So what does that all mean? If you are just starting your career, you have way more than 10 years before anything you save for retirement will be used. Therefore you can afford to take more risk by having a portfolio heavily weighted in equity, so no less than 80% of your savings should be invested in stocks (a very small portion could still be invested in bonds for diversification purposes - see below). As history has shown, this will pay off by maximizing the growth potential of your portfolio. Moreover, while you may experience a lot of short-term volatility, this is no reason to panic. A long time horizon means you have the time to ride out the ups and downs of the market so that end result is positive growth. Additionally, you have the wherewithal to replace losses with continued savings.

You can also hedge against the risk of loss by diversifying your investments. Essentially, you want to own as many different types of asset classes as possible; this is a message that will hold true throughout your lifetime. This means you may hold some investments that go up while others are going down, with the end result being steady growth of your entire portfolio. To best avoid wild swings up and down, steer clear of buying a single stock and look to mutual funds or ETFs, tradable vehicles made up of sometimes hundreds of different investments in widely varying quantities. They could be made up entirely of stocks, bonds, a combination of both or simply track the market by holding equal amounts of all shares in a given index, known as an index fund. In addition, don't forget that the United States only makes up about ¼ of the world's economy, so any good portfolio should also be invested internationally.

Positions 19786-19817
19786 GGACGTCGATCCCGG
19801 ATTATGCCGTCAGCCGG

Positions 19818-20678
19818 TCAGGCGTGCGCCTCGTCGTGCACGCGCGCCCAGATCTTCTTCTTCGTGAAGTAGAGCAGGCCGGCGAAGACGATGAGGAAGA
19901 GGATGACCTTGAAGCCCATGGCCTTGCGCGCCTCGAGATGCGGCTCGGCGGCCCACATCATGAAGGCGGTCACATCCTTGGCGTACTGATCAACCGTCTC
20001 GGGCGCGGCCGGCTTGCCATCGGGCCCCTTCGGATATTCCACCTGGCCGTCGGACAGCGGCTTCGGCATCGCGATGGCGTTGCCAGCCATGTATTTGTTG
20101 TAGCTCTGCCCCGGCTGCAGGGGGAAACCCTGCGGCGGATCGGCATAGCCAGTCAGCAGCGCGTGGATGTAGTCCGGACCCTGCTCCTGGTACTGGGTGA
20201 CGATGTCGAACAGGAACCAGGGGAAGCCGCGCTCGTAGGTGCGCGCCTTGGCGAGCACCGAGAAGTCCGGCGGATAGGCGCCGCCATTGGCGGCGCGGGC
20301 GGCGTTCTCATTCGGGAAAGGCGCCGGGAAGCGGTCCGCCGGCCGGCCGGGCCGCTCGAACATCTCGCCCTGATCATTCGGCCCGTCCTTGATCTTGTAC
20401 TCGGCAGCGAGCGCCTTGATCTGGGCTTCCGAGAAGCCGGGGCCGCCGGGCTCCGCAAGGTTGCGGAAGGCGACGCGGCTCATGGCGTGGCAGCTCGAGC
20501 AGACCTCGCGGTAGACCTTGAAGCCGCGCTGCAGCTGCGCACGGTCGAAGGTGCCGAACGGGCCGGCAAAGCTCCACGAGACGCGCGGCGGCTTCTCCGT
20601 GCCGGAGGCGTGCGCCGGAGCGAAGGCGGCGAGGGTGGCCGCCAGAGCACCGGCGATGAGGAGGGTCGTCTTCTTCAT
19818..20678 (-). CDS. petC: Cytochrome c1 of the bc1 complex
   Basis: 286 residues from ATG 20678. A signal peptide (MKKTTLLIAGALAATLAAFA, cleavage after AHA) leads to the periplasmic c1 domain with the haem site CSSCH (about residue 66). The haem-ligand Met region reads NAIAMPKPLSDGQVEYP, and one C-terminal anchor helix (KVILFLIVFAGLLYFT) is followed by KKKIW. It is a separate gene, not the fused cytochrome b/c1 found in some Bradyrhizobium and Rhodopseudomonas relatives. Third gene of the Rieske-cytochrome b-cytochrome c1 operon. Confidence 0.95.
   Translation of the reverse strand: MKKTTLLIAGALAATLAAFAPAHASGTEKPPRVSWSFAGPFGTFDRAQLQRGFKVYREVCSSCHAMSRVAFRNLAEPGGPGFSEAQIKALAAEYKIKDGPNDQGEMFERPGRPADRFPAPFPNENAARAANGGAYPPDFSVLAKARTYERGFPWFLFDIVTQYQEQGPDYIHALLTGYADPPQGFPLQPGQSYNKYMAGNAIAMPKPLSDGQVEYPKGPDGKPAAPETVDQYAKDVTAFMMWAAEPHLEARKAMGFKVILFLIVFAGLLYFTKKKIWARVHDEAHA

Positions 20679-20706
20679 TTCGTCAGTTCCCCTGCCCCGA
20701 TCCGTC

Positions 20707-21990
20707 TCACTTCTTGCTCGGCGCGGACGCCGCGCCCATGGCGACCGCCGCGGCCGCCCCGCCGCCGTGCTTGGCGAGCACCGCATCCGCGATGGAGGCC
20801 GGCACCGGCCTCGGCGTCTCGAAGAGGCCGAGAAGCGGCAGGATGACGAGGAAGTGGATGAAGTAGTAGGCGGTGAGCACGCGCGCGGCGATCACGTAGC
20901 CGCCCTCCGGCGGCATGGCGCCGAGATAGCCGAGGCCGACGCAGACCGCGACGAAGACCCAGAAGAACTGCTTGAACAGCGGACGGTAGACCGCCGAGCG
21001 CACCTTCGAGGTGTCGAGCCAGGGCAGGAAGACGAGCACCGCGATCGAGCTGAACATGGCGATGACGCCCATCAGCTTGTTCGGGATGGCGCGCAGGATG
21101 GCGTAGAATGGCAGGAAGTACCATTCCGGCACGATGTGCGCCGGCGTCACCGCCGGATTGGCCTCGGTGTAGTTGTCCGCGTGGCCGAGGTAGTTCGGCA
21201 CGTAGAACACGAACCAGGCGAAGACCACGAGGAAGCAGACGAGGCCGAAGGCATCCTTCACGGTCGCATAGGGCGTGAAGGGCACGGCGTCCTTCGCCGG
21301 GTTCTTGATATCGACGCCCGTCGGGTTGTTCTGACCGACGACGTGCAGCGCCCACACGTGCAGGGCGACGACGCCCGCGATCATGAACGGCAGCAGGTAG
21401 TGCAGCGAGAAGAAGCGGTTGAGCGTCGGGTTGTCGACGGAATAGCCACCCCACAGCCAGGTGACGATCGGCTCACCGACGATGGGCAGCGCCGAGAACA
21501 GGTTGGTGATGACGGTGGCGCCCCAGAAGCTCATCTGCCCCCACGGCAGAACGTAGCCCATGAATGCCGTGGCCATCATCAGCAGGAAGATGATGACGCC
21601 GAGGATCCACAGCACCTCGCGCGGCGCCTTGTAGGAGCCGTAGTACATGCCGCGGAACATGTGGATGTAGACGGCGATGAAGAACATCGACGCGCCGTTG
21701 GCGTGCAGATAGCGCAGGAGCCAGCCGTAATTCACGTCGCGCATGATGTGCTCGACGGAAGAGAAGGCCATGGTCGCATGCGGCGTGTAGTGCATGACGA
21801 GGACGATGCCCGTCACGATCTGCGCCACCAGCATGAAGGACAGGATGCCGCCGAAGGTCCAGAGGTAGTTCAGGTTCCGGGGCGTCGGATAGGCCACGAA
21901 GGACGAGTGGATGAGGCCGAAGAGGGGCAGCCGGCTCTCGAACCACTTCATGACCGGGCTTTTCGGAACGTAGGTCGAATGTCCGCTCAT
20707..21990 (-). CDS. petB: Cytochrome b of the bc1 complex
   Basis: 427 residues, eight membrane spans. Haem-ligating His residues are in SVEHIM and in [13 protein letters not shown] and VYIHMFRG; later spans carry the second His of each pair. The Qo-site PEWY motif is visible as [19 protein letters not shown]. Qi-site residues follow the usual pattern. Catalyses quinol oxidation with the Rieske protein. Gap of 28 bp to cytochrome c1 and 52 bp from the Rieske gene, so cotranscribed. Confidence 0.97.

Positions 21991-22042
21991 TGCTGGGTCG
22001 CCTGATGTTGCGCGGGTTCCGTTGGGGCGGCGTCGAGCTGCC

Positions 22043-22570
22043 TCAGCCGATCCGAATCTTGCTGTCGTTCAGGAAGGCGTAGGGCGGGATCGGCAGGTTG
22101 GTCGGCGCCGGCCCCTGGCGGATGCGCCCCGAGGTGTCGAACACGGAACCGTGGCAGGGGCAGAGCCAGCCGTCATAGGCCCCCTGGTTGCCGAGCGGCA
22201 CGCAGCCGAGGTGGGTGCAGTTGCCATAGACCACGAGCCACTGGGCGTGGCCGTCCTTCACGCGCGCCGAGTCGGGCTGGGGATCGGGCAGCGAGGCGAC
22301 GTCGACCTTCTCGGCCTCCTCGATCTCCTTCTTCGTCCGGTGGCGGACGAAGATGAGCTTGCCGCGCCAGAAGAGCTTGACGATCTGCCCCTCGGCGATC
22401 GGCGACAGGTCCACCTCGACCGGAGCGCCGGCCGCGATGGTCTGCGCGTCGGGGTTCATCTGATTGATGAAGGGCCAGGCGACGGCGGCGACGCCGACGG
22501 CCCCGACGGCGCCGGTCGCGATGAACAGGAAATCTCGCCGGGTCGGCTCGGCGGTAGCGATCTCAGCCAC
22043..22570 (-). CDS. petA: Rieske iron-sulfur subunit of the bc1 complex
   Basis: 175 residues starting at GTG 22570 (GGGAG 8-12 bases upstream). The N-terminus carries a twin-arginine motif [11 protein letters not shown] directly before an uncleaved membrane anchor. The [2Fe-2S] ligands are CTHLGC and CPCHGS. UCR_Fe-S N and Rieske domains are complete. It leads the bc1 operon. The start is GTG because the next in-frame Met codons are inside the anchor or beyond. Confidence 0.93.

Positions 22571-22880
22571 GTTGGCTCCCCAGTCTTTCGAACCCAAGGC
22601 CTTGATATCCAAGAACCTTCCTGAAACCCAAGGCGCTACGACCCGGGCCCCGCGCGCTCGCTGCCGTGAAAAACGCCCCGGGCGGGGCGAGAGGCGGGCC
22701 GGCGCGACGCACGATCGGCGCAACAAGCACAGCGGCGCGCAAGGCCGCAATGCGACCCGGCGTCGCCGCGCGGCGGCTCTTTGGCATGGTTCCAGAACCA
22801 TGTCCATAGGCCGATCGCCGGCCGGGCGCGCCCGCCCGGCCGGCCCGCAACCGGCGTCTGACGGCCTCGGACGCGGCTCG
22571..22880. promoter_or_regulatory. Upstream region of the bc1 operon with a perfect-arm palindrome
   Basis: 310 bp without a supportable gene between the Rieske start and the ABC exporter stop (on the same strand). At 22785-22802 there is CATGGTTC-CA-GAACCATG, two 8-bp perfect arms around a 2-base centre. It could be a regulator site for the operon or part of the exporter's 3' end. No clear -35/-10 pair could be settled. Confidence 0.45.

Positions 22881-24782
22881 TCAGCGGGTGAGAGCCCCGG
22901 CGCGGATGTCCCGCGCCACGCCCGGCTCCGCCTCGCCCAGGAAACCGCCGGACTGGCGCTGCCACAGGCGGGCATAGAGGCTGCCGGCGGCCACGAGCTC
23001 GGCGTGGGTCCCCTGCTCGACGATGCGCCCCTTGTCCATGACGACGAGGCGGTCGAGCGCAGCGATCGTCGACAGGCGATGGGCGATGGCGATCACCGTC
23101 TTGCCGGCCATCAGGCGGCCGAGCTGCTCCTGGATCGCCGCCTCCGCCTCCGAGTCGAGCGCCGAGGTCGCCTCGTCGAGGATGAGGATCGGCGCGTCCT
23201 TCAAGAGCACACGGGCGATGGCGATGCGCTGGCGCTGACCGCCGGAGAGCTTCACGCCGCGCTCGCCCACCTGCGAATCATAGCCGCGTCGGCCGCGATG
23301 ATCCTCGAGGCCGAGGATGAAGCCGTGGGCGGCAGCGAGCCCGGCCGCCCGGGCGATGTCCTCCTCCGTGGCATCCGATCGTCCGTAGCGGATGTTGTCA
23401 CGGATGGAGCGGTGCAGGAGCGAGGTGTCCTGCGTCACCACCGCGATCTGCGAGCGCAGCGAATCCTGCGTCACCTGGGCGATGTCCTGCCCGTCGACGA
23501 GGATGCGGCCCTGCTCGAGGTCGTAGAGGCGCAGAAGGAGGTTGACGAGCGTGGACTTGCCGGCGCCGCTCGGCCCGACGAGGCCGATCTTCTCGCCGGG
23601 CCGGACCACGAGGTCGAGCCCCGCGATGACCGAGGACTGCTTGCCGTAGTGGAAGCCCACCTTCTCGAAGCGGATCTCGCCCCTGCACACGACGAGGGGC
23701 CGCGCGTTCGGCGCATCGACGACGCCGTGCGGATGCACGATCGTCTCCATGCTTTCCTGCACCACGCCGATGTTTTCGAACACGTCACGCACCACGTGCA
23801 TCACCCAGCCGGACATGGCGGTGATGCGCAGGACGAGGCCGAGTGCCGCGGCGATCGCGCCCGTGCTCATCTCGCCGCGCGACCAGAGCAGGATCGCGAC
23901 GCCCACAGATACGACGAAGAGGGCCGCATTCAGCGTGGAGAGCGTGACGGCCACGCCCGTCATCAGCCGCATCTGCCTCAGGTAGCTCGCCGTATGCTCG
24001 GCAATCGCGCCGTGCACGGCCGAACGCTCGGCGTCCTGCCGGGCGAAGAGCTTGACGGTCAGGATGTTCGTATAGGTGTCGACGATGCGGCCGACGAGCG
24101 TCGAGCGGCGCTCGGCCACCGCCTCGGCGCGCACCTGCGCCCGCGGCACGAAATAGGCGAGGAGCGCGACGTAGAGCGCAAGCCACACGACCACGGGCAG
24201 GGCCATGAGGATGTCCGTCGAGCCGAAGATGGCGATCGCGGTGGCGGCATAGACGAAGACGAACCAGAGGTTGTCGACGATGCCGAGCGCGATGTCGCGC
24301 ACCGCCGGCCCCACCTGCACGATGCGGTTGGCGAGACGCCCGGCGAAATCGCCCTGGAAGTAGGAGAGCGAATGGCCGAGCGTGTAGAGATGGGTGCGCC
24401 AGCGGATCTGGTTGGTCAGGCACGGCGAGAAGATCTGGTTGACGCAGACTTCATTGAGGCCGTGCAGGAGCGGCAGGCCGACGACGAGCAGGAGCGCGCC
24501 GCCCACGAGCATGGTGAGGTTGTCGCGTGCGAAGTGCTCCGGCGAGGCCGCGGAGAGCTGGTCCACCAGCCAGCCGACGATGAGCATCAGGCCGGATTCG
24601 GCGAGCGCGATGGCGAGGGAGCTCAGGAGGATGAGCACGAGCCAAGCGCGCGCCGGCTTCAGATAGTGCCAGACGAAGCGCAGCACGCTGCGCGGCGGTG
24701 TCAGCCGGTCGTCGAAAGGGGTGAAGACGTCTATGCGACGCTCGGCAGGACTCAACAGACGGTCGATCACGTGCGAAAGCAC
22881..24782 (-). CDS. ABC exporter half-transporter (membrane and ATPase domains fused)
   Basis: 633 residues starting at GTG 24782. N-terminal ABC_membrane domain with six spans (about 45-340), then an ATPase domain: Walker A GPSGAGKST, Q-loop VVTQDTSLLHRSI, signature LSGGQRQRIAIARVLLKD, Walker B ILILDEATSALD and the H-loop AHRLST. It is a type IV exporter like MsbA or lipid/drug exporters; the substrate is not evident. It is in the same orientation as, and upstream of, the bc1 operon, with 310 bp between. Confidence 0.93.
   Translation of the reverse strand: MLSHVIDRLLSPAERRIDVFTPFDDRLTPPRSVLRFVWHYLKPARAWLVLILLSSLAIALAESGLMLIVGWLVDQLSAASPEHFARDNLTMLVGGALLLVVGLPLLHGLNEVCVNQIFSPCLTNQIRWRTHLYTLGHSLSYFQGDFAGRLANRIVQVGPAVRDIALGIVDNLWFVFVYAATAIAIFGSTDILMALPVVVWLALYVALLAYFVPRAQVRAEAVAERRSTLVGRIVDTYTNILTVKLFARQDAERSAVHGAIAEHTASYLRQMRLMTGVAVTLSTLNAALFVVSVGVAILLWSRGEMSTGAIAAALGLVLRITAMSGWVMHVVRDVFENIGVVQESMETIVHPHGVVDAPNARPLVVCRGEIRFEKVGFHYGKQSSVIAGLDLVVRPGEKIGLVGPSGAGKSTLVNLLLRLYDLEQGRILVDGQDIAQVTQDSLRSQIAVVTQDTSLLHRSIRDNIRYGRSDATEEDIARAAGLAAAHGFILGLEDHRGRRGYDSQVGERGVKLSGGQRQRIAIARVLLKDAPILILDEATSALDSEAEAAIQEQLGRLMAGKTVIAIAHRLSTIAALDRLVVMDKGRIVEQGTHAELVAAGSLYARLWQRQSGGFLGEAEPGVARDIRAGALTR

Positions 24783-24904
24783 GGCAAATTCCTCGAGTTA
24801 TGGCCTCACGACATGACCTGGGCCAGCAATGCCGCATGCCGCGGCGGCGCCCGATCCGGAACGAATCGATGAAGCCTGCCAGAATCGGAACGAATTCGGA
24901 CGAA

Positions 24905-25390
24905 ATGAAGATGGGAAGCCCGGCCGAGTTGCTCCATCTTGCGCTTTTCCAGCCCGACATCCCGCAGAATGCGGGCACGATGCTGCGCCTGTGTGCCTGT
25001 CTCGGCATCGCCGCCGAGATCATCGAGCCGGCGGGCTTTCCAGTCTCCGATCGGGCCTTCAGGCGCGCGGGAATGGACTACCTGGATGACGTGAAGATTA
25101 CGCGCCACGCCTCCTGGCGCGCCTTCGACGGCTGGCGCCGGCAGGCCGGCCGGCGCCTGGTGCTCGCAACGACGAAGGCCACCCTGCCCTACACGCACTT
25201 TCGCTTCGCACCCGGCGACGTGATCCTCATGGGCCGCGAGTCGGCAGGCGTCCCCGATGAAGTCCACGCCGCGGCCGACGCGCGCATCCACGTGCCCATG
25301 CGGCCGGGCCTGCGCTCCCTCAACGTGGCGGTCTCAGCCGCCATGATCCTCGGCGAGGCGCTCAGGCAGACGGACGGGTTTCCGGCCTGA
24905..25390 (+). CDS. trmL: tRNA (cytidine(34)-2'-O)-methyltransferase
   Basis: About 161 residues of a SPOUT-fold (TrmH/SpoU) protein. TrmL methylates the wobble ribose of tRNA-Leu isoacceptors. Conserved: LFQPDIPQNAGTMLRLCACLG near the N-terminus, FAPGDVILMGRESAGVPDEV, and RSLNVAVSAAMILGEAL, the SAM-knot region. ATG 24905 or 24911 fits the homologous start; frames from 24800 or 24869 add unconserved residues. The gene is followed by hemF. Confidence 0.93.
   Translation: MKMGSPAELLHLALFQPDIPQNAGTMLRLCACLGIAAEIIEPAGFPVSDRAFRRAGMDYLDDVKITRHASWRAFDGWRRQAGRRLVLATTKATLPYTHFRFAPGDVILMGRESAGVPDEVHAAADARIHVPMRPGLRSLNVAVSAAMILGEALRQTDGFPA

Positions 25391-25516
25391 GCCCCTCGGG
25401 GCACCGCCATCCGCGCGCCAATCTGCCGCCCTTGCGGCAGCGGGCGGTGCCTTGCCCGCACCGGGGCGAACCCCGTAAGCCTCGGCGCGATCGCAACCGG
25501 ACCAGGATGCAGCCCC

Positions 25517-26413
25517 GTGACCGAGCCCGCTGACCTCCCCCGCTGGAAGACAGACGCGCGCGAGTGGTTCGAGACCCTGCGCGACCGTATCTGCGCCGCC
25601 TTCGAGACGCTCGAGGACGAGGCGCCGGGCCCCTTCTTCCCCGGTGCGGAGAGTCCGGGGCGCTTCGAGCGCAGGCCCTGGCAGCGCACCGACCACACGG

4. Check your investments (at least annually)

You've done the set up and all the work it entails, but your job is not over. It's always a good idea to take a look at your portfolio at least annually. It gives you the opportunity to keep track of how your money is doing and make any changes necessary, such as getting rid of a lagging investment choice, reallocating funds to investment opportunities that further diversify your portfolio, and rebalance your portfolio when it has drifted away from its target.

5. Help your portfolio grow

In addition to shrewd investing, you can help your portfolio grow by continually contributing to your retirement plans. Employers make it easy by automatically deducting contributions from your paycheck - just make sure you set up your elective deferral choice with the plan. If you don't have a plan, avoid the temptation of spending your income by setting up automatic deposits into your savings accounts, whether it's an IRA or a taxable account. This provides the same disciplined savings plan set up by a 401(k) and allows you to spread an IRA contribution over the year so you don't have to come up with the money for one at tax time.

Furthermore, don't whittle your account away by taking early withdrawals, especially from 401(k) plans or IRAs. Not only will you have to pay taxes on the money withdrawn, but you'll also be dinged with a 10% early withdrawal penalty. Tapping into retirement savings should be an absolute last resort; as it's often said, you can take a loan out for almost anything, but you can't take one out for retirement.

Start on the path

It's easy to understand why retirement is so far down the list of priorities for someone who's starting off their career. It seems like such a distant prospect and you feel like you have plenty of time to get ready for it. Unfortunately, that complacency can really put you "behind the 8-ball" with regards to retirement savings, as demonstrated above. The sooner you do start planning for retirement the better off you'll be. It all begins at step 1: save as much as you can as early as you can. Everything that follows will help you build a nest egg you can count on when you're ready to quit the daily grind for good.

Find out more about: retirement
  About Author